The List

What was that? I slowed slightly, turned off my car stereo, listened. Nothing. I flipped down the rearview mirror. Blue and red lights flashed. I rolled out my lower lip. Again? Twice in one day? Really?  
            After I maneuvered my car into someone’s yard, I rolled down my window and watched his approach in my side mirror. 
            "Is that you, sweet boy?"
            The officer squinted, shaded his eyes, then grinned. "Aw, I'm sorry, ma'am. I didn't see it was you."
            I fished in my purse. "I have my driver's license with me now, but I still don't have my registration sticker on. It's not my fault though. It's—"
            He held up his hand. "I know, never is."
            I laughed. "You don't know what I was going to say."
            He rolled his eyes and bobbled his head. "What were you going to say?"
            "I was gonna say, it's my husband's fault."
            He shook his head. "I don't know much, ma'am, but I’m pretty sure blame shifting’s not good for a marriage."
            I huffed. "You're telling me how to do marriage?" I said. "How old are you?"
            His mouth opened and shut a couple times. "I'm—"
            I shoved my car door open and climbed out. "That does it. Now I have to tell you a story."
            He glanced back at his cruiser. "I don't know. I'm on traffic detail. I've got a quota and—"
            I swatted the air in front of him. "Quota, shmota," I said pointing to the curb. "Sit."
            I leaned in my car window and pulled a pencil and spiral notebook out of my purse. After I took a seat beside him, I opened the notebook to a fresh page and dropped a line down the middle.
            "You married?"
            He wiggled his wedding band with his pointer finger. "Yes'm."
            "What's your name?"
            "Does your wife call you Mike or Michael?"
            "Either, or Mickey."
            I nibbled the pencil eraser. "I like Michael, sounds handsome and strong.” I poked his bicep. “And you are."
            I wrote Michael at the top of the left column.
            "What's your wife's name?"
            "Cynthia, or Cyndi."
            I printed Cynthia over the right column then laid my hands on the notebook and turned so I could look him in the eye.
            "I'm going to tell you my marriage theory. You ready?"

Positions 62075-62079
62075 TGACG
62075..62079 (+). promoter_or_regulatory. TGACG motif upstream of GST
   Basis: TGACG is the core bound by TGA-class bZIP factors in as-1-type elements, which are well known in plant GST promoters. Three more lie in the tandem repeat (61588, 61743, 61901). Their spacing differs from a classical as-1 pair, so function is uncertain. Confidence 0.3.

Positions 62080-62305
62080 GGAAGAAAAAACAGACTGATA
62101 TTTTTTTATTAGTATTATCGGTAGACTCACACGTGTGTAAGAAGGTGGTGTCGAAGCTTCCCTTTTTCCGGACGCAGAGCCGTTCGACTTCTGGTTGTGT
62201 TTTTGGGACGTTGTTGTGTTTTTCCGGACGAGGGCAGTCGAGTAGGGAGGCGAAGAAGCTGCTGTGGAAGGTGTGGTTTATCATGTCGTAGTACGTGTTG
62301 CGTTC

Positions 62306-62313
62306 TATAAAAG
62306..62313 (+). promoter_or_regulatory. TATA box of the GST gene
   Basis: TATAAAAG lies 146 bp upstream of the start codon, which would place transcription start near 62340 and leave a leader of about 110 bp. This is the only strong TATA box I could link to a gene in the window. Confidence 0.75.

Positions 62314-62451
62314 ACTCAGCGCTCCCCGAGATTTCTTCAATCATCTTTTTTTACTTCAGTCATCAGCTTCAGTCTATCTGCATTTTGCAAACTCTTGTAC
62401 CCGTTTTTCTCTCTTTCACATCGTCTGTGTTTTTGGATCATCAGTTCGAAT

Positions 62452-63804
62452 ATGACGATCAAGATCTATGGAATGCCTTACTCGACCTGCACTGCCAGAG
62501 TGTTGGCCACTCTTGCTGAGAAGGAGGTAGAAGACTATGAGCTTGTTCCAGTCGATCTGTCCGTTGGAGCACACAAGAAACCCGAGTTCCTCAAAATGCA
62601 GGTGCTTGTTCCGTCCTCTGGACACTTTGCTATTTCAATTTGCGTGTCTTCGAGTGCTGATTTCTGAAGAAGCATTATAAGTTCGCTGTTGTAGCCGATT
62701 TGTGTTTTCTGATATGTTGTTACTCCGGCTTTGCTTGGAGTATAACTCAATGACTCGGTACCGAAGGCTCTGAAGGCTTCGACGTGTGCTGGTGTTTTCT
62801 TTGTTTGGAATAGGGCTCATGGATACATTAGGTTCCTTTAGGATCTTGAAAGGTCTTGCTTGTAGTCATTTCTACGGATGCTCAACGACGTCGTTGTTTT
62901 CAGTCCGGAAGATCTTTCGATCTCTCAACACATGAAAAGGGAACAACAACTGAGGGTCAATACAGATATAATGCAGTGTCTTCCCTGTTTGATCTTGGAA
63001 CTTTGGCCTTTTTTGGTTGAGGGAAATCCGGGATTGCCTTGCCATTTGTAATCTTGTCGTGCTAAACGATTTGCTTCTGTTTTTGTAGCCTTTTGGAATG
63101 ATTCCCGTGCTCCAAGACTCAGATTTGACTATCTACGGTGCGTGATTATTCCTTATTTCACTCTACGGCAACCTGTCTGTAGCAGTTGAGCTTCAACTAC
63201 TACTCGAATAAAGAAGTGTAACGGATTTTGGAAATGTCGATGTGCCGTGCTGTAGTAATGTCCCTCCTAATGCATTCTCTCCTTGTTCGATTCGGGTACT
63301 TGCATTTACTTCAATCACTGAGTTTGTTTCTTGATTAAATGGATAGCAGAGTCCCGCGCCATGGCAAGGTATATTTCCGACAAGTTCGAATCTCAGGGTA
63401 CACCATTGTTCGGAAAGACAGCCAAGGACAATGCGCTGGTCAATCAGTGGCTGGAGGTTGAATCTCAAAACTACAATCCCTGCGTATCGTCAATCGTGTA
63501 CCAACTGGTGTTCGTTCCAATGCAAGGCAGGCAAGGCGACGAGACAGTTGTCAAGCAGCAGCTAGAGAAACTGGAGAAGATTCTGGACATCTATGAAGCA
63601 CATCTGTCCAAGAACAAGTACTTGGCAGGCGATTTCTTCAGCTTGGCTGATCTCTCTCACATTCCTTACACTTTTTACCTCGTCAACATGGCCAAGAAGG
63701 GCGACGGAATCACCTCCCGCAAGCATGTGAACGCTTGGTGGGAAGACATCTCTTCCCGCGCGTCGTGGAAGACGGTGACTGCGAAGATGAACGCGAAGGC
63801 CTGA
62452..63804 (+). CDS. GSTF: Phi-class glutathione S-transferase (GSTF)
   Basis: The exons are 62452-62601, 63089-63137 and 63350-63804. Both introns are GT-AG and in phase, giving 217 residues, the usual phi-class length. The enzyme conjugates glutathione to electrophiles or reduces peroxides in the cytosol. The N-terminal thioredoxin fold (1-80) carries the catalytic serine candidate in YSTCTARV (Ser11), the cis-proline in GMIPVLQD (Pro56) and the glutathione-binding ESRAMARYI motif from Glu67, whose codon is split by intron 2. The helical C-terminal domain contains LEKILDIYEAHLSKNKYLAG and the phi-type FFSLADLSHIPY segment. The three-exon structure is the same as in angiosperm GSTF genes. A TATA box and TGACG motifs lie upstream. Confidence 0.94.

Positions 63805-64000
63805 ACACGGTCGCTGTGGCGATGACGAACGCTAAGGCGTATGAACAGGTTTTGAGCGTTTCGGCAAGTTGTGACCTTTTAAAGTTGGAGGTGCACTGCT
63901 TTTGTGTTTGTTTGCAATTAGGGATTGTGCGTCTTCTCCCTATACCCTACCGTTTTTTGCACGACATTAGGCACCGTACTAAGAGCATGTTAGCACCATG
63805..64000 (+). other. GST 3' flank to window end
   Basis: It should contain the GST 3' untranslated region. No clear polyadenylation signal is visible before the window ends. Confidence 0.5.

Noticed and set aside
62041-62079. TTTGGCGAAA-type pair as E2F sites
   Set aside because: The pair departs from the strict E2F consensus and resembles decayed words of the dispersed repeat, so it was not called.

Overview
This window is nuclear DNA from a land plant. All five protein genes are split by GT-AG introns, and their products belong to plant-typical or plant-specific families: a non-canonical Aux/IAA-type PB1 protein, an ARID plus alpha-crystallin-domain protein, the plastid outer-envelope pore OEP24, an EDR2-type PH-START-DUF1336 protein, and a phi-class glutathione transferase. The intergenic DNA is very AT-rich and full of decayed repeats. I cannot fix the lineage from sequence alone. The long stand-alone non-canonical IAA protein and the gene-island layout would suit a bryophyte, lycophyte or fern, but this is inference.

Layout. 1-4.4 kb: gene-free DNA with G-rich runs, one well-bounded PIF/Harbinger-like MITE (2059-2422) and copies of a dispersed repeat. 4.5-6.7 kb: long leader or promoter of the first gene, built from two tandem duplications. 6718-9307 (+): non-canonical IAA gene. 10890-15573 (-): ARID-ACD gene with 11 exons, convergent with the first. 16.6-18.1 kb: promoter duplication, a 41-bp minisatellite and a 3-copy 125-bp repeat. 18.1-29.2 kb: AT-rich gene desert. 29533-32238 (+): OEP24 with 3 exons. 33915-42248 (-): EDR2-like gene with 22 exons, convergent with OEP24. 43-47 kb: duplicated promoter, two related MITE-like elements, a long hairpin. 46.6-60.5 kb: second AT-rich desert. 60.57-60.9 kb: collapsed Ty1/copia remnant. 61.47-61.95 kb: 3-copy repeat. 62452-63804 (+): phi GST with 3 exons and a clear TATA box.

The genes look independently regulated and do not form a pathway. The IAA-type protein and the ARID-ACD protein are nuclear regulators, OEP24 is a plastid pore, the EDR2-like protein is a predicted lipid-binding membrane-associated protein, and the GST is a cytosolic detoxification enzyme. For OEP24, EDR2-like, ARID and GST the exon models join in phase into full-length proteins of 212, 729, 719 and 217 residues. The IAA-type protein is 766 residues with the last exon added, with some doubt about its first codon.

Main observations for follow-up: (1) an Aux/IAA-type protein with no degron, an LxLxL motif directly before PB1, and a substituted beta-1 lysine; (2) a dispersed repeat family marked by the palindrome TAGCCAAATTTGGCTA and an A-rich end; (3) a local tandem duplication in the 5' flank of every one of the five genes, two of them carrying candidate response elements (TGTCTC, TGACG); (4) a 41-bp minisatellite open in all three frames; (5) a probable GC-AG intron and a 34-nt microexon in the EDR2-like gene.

He nodded.
            "Now, Michael, whether they know it or not, every bride and groom carries a milk crate of expectations down the aisle at their wedding, a honey-do list for the other person. Let's start with you. What do you want, or expect, from Cynthia?"
            Michael stared at the tree across the street. My eyes followed his gaze. The leaves were half green, half gold. Fall's almost here, I thought. 
            "Let's see, cook dinner, do laundry, keep the house nice.” He counted on his fingers. "Stuff like that."
            I jotted his items under Cynthia's name. "And what do you think she wants from you?"
            Michael's eyes narrowed and his mouth hitched to the side. "Fix broken things, change light bulbs, take the garbage out."
            I handed him the notebook and pencil. "Write those under your name."
            When he finished, I reached across him. "It's too short. Here, let me."
            I wrote on his side: yard work, removal and/or burial of dead critters (bugs or animals), car issues. 
            Michael reached for the pencil. "May I?” I handed it back to him.
            He scribbled at the bottom of Cynthia's column: pay bills, make appointments, remember my mom's birthday.
            I grinned. "Why, you're a fast learner, aren't you?"
            "Yeah," he said, "I see what you're saying."
            I stretched the list to arms' length so we could both read it. "Now, Michael. This is the list, The Boy and Girl List. In order for a marriage to work, you need to know what your spouse wants and expects of you, and vice versa. Believe me, when either of you slacks on your list, sooner or later, there's gonna be trouble."
            I tapped the Michael side of the paper with the pencil. "As you look at the list, can you tell me why my out of date registration sticker is not my fault?"
            He scanned the paper. "'Cause anything to do with cars is on the Boy List?” 
            I patted his thigh. "That's right."
            Michael stood. "How many years you been married, ma'am?"
            He extended his hand and I grabbed it with both  mine and up I went. 
            "Twenty," I said.
            "Then this list thing really works."
            I nodded as I ripped the page out and handed it to him. "I think so."
            He folded it and tucked it in his breast pocket. "Awesome. Thank you, ma'am."
            When he started to leave, I tapped him on the shoulder. 
            "One more thing," I said when he turned back. "Let me tell you one more thing that'll make your wife really happy."
            His eyebrows went up and he caught his lower lip with his top teeth. I felt my cheeks burn. 
            "Come on now. I'm not gonna talk about that," I said. "I hardly know you. What I was gonna say is, do stuff on her list."
            He squinted. "But—"
            I lifted my chin. "Trust me," I said. "Nothing says I love you more than my husband doing the dishes."
            Michael's brow furrowed. I lifted my hair and let it fall behind my shoulders.
            "Just try it."
            Michael headed for his car. Once there he paused and waved.
            I rolled my fingers and pushed my words across the distance. "Guess what I'm gonna do now?"
            He shrugged.
            I opened my car door. "I'm gonna go home and put my registration sticker on my license plate. Oh, and Michael? Cologne."
            It took him a minute, but then he let out a belly laugh. 
            "Have a good day, ma'am. And thanks."


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